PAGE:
Traders should take into account the broad market trends in the time frame in which a given strategy was tested. For example, if a strategy was only back tested from 2009-2010, it may not fare well in a bear market. It is often a good idea to back test over a long time frame that encompasses several different types of market conditions.  Testing a small period is called fitting a curve, and this could create a situation that does not work over a broader period.  Back testing can sometimes lead to something known as over-optimization or curve fitting. This is a condition where performance results are tuned so highly to the past that they are no longer as accurate in the future. It is generally a good idea to implement rules that apply to all stocks, or a select set of targeted stocks, and are not optimized to the extent that the rules are no longer understandable by the creator.

It is important to take into account the specific instrument that is being used in a back test processes.  For example, a stock on a regulated exchange might test differently than an index or a currency.  Instruments that trade 24/7 will usually not have gaps, where instruments that trade on an exchange that gap when they open, might create false signals.

Volatility measures are extremely important to consider in developing a trading system.  If a financial instrument is very volatile, any specific change could wipe you out.  Trading strategies that rely on very large market movements to make money are difficult to employ.

The average number of periods that a strategy holds an instrument is held is also important to watch when developing a trading system. Although most back testing software includes commission costs in the final calculations, that does not mean you should ignore this statistic. Trading strategies that churn numerous trades can fall subject due to slippage and high commissions.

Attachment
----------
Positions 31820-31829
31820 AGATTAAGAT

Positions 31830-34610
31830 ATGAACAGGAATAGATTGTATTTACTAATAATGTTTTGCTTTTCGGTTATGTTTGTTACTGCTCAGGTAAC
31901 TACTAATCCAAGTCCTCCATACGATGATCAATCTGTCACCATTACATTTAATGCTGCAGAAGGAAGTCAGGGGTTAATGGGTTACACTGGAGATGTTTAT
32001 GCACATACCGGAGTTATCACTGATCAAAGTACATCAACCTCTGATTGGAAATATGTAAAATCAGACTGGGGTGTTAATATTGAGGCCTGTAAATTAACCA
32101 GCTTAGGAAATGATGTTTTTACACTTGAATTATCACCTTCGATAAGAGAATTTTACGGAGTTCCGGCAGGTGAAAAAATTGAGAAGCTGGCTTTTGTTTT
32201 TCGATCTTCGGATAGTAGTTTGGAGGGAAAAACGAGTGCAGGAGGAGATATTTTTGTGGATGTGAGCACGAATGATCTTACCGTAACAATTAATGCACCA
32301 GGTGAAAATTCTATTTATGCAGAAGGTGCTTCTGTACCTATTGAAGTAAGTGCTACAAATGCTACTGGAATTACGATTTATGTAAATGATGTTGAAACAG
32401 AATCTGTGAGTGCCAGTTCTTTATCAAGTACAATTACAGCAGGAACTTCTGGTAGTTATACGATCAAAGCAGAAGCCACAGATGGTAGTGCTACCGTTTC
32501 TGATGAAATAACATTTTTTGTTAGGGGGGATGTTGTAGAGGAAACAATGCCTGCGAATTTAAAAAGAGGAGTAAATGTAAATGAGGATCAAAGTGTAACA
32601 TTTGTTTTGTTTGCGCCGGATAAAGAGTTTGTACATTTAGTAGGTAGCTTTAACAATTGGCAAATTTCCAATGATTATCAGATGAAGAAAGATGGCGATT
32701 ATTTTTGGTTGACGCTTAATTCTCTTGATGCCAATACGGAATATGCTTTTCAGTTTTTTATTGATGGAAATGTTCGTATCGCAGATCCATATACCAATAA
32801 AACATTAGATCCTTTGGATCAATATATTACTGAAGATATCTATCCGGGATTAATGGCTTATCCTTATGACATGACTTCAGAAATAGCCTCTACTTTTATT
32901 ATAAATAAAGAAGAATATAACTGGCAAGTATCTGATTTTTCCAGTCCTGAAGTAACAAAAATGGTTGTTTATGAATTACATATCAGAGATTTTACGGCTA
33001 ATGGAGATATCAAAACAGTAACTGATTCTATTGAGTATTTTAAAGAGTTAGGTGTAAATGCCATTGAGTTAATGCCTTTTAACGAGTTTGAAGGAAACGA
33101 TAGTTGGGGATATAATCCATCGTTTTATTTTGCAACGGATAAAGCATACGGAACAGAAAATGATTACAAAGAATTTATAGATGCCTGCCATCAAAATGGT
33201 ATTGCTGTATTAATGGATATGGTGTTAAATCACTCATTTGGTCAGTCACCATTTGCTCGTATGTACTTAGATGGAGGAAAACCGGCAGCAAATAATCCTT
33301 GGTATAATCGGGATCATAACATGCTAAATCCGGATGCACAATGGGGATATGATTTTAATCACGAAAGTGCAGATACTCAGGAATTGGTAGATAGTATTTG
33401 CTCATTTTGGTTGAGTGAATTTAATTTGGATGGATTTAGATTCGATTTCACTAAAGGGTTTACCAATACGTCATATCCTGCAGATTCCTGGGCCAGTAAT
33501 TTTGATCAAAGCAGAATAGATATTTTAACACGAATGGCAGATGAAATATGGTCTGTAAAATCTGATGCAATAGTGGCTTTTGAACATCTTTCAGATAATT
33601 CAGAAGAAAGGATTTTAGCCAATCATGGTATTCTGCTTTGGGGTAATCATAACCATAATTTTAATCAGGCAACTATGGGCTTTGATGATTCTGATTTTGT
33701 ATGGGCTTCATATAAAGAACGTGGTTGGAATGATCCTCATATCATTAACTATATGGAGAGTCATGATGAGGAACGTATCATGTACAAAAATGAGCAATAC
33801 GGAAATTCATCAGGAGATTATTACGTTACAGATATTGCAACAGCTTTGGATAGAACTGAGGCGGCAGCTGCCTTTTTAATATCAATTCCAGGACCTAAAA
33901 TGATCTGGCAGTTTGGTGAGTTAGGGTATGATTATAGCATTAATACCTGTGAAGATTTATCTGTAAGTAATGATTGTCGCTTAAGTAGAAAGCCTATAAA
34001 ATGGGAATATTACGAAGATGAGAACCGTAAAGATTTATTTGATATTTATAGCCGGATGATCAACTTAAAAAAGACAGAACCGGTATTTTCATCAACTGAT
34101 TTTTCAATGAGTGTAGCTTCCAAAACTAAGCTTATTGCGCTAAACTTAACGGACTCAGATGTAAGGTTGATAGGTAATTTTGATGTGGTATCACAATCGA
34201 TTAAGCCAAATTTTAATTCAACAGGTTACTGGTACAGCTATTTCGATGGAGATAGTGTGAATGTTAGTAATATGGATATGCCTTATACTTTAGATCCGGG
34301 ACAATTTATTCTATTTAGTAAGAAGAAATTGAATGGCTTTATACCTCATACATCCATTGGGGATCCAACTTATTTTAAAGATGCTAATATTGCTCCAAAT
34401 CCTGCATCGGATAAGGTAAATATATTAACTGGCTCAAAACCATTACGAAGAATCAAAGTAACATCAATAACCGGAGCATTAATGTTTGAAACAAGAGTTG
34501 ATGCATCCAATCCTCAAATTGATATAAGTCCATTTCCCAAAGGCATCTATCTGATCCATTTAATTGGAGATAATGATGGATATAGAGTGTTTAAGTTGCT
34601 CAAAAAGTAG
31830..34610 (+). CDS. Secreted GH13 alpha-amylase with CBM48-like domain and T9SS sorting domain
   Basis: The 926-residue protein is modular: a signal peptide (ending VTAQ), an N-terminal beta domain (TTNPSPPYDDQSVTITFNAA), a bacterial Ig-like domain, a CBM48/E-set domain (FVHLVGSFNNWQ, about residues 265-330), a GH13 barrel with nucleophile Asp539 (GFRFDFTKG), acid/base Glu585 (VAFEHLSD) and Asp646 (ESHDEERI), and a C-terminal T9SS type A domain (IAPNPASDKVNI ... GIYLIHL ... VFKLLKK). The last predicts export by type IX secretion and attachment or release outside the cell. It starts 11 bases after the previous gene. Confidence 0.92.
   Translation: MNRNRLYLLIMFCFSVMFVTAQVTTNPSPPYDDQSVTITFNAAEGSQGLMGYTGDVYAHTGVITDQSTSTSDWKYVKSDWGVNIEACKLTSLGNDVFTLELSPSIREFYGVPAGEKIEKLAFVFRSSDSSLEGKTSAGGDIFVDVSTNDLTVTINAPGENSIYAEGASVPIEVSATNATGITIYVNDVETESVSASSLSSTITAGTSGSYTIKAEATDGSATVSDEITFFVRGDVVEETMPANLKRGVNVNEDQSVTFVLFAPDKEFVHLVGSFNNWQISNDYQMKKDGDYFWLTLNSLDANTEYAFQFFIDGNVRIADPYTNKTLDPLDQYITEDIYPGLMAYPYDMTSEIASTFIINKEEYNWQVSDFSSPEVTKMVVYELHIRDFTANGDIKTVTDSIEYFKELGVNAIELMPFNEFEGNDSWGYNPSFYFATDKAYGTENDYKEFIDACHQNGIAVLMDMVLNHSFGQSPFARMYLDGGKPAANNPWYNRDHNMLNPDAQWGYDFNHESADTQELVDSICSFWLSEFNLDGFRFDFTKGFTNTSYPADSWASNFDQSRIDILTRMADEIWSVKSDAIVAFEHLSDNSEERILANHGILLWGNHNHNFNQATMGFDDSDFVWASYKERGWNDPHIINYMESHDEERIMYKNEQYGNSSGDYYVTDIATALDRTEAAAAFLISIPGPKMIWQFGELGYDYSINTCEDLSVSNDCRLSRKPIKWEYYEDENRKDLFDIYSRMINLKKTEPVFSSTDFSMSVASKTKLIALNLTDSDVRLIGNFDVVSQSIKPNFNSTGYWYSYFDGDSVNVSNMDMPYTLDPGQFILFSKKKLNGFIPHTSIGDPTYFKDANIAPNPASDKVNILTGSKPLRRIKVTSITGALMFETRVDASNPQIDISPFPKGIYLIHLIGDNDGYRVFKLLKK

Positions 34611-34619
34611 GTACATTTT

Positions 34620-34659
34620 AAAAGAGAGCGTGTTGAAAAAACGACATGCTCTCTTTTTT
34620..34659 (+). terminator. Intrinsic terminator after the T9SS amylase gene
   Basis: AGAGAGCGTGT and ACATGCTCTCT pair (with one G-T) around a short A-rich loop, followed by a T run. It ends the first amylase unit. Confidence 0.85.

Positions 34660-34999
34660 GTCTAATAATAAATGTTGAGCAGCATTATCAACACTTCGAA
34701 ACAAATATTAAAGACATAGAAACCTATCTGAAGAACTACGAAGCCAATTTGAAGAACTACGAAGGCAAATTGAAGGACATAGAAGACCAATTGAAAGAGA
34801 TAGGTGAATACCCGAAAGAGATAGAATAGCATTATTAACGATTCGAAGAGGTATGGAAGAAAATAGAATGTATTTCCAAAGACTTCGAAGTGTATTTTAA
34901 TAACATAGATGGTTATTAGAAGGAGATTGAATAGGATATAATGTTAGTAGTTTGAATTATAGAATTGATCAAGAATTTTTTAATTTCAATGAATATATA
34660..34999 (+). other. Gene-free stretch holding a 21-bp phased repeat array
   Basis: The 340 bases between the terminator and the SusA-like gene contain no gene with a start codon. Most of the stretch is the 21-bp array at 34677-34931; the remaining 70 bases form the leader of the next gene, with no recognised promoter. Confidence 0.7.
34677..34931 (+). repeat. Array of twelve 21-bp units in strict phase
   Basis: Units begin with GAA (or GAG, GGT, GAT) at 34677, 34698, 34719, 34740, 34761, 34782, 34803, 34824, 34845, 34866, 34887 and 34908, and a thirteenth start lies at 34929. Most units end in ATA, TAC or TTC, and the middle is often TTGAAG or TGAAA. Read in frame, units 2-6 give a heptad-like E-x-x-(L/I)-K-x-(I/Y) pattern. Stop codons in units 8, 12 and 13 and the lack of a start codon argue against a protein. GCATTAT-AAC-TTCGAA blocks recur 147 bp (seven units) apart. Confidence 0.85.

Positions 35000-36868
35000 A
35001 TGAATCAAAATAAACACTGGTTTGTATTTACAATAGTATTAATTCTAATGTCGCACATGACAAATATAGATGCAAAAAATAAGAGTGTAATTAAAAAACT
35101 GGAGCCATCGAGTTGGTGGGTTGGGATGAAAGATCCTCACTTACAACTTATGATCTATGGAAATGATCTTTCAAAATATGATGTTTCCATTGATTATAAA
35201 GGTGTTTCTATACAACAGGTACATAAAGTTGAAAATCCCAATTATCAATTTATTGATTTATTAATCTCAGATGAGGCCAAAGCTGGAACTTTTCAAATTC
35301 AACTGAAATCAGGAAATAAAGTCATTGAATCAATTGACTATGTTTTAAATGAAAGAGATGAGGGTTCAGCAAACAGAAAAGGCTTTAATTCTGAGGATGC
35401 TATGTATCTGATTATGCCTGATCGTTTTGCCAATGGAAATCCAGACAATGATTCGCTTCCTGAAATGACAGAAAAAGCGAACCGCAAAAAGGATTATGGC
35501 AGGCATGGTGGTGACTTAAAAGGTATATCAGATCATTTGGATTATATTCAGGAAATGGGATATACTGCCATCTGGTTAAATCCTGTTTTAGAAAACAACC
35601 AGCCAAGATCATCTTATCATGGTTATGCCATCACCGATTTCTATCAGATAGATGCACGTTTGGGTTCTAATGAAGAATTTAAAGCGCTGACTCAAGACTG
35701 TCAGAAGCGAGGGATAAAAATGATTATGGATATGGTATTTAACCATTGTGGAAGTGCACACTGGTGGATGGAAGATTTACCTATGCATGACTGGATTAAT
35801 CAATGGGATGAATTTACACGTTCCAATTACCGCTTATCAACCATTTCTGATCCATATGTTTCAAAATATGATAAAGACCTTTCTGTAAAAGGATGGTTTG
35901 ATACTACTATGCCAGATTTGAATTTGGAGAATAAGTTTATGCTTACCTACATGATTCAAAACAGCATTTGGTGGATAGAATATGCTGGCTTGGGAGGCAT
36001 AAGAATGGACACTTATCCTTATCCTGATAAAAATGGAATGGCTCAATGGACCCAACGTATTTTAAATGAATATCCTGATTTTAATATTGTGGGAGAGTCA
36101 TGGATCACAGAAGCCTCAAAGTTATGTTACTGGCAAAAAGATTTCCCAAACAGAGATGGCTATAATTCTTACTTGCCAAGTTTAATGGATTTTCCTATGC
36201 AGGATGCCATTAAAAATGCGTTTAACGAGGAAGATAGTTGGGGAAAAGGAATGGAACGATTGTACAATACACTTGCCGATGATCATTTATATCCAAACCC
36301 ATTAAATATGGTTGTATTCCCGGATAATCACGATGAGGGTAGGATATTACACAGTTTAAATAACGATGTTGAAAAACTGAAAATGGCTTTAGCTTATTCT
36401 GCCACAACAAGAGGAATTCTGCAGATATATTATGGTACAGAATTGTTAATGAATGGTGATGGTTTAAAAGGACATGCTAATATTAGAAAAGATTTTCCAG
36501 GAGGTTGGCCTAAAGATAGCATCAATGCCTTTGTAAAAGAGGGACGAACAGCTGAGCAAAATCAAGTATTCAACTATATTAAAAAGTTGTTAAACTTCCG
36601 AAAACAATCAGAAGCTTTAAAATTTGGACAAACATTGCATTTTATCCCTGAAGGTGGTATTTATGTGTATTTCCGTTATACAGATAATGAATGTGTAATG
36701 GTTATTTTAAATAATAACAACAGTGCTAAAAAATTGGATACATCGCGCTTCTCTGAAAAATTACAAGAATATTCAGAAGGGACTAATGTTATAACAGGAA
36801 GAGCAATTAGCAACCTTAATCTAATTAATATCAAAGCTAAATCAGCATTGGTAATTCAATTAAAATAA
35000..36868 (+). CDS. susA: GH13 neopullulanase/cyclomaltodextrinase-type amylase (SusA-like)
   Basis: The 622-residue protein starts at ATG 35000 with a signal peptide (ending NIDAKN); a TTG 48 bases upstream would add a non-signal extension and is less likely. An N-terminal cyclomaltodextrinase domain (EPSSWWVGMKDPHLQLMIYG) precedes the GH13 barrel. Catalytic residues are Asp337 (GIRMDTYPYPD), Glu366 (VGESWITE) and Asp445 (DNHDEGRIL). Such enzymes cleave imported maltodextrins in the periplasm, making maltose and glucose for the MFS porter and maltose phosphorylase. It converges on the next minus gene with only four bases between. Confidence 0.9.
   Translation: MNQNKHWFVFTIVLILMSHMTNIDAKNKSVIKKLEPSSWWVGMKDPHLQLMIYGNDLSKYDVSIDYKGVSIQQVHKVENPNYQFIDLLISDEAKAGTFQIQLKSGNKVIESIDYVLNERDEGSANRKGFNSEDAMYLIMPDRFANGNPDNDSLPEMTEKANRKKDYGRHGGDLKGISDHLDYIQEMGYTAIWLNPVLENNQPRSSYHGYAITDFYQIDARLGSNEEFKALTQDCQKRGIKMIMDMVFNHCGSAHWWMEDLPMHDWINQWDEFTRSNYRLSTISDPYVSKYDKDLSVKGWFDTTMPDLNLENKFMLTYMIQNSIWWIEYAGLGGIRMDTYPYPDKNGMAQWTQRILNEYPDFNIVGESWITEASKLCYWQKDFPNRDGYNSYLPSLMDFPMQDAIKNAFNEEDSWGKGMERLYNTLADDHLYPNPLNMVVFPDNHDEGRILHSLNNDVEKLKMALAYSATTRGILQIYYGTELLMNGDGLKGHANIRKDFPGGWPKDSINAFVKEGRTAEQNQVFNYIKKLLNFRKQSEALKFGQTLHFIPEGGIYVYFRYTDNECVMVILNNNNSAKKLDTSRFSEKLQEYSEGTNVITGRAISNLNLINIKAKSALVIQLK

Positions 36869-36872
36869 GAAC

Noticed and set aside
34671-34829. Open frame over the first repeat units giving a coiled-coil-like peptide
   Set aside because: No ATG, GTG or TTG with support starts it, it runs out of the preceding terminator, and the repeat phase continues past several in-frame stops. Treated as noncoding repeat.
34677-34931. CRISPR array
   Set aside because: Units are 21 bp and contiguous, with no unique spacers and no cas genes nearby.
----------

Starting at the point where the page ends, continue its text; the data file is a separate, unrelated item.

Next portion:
Leverage or gearing to risk is a double-edged sword. The higher the risk and leverage, the more you will likely make or lose.

The average-gain/loss statistic, combined with the wins-to-losses ratio, and profit factor (you average win multiplied by your average win per trade, can be useful for determining optimal position sizing and money management using techniques.

Annualized return is important because it is used as a tool to benchmark a system’s returns against other investment venues. It is important not only to look at the overall annualized return, but also to take into account the increased or decreased risk. This can be done by looking at the risk-adjusted return, which accounts for various risk factors. Before a trading system is adopted, it must outperform all other investment venues at equal or less risk.

Back testing customization is extremely important. Many back testing applications have input for commission amounts, round (or fractional) lot sizes, tick sizes, margin requirements, interest rates, slippage assumptions, position-sizing rules, same-bar exit rules, (trailing) stop settings and much more. To get the most accurate back testing results, it is important to tune these settings to mimic the broker that will be used when the system goes live.

Back testing is not always the most accurate way to gauge the effectiveness of a given trading system. Sometimes strategies that performed well in the past fail to do well in the present. Past performance is not indicative of future results. Be sure to paper trade a system that has been successfully back tested before going live to be sure that the strategy still applies in real time.